Winters have always been my favourite season to travel to the mountains. Although the temperature drops abruptly in the months of December and January, nonetheless it is a wonderful experience to snuggle up, kindling a fire by the side while sipping on a hot cup of tea.
Last Christmas we boarded a flight to Bagdogra airport; on our arrival a car came to receive us. This time our destination was none other than the beautiful town of Rabongla. This place is a small settlement nestled on the lofty mountains of Sikkim.
On reaching Rabongla I learnt that the resort is a few kilometres ahead of the main town, on top of a hill. The wind was already chilling us to the bones and the idea of driving even higher made me feel a little jittery. But on reaching, I was completely taken aback by the splendour and beauty, the elevation of the place is near to 8000 ft above the sea level. As I drew the curtain of my room, I was gifted with a splendid view of the towering mountain ranges right from my bed. The experience was mind-blowing and I couldn’t help but stare out of the window until someone knocked on the door to inform that the lunch had been laid on.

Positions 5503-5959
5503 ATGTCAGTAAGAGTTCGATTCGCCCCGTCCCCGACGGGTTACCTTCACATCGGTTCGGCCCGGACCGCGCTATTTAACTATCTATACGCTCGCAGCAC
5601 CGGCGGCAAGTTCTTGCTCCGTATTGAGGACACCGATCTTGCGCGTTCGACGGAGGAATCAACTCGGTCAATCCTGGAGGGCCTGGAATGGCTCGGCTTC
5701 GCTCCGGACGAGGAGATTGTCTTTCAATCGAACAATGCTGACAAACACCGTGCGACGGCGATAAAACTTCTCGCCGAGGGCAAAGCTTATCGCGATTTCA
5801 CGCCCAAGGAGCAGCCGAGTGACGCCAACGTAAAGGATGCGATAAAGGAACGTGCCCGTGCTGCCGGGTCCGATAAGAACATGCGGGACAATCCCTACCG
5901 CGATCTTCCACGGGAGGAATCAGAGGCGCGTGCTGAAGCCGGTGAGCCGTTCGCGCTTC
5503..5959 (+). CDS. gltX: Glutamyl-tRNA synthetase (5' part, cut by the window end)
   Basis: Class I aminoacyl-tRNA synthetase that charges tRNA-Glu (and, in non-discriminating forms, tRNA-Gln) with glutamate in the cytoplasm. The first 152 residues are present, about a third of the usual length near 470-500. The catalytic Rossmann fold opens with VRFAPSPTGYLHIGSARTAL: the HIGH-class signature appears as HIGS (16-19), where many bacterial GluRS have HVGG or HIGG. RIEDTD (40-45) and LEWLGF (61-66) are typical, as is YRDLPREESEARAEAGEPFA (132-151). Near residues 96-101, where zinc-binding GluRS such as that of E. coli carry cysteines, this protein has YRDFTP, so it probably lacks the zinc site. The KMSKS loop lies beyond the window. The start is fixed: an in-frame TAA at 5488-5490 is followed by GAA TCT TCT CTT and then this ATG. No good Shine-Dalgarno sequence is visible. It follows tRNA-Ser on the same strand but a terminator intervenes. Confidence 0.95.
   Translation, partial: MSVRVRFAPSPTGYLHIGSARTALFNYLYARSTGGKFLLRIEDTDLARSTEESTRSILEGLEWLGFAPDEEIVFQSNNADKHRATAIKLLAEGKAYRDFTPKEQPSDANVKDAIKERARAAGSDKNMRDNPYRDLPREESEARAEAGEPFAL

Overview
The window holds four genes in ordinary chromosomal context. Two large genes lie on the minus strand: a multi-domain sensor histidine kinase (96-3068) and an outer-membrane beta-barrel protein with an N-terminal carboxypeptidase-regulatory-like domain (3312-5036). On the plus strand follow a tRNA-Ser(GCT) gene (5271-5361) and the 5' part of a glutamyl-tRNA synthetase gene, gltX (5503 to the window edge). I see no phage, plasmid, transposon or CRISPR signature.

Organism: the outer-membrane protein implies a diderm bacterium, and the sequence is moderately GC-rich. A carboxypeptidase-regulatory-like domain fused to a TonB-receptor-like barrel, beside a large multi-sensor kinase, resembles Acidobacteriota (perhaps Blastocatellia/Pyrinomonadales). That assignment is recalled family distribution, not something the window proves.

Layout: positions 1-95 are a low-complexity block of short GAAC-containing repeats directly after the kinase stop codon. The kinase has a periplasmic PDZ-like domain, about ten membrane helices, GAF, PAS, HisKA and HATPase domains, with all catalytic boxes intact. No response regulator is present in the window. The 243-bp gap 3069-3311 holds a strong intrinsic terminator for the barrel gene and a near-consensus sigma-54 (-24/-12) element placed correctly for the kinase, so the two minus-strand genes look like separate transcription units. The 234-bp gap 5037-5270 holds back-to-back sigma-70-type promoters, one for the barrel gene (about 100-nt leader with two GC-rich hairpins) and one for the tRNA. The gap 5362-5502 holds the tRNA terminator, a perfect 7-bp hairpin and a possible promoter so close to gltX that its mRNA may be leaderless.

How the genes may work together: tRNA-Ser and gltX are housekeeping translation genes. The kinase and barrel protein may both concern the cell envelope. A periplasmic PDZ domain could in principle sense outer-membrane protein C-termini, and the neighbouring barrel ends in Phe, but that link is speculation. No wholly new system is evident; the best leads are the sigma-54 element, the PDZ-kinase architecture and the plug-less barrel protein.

Later in the evening, while sitting around the fireplace we conversed with the other travellers; the staff and the owner also joined in. After sundown the area is totally engulfed by darkness and the place transforms into a star gazers’ paradise. Far away I could see the lambent statue of Lord Buddha and the glimmering town of Rabongla. That night the temperature hovered around 1 degree centigrade. We securely fastened the doors and the windows sensing some wild animals might barge in; the adventure had just begun and I was craving for more.
The next day dawned with even better surprises; as the elysian rays of the sun fell on the peaks, they turned golden; the feeling was surreal. A sumptuous breakfast followed by a quick round of clicking photos made a perfect start to the day. But I wanted to explore more; putting on my hiking shoes, I went out of the resort, meandering through the undulating roads flanked by tall Himalayan trees on both sides. Sometimes I paused to breathe in the fresh air but ended up gaping at the entrancing scenery around me. The fulgent rays of the sun shone in my eyes making it difficult to climb down the hill. Finally, we scrambled down and landed on the pitch road.
The main town was some six kilometres away from where we had put up. Instead of flagging down a taxi I decided to cover the distance on foot; though it was a daunting feat I was more than excited to accomplish it.
After walking down the sinuous road we walked past many quaint country cottages built in the midst of pure verdure. The woolly goats ruminating nonchalantly by the huts and the children running about here and there was a wonderful sight to behold. After crossing over many ridges and gorges I was completely done up; the water I was carrying also ran out but the town seemed still quite far away. Luckily a taxi was speeding past, we hopped in it. The driver was happy to drop us in the town, informed that he had been travelling all the way from Siliguri without a passenger.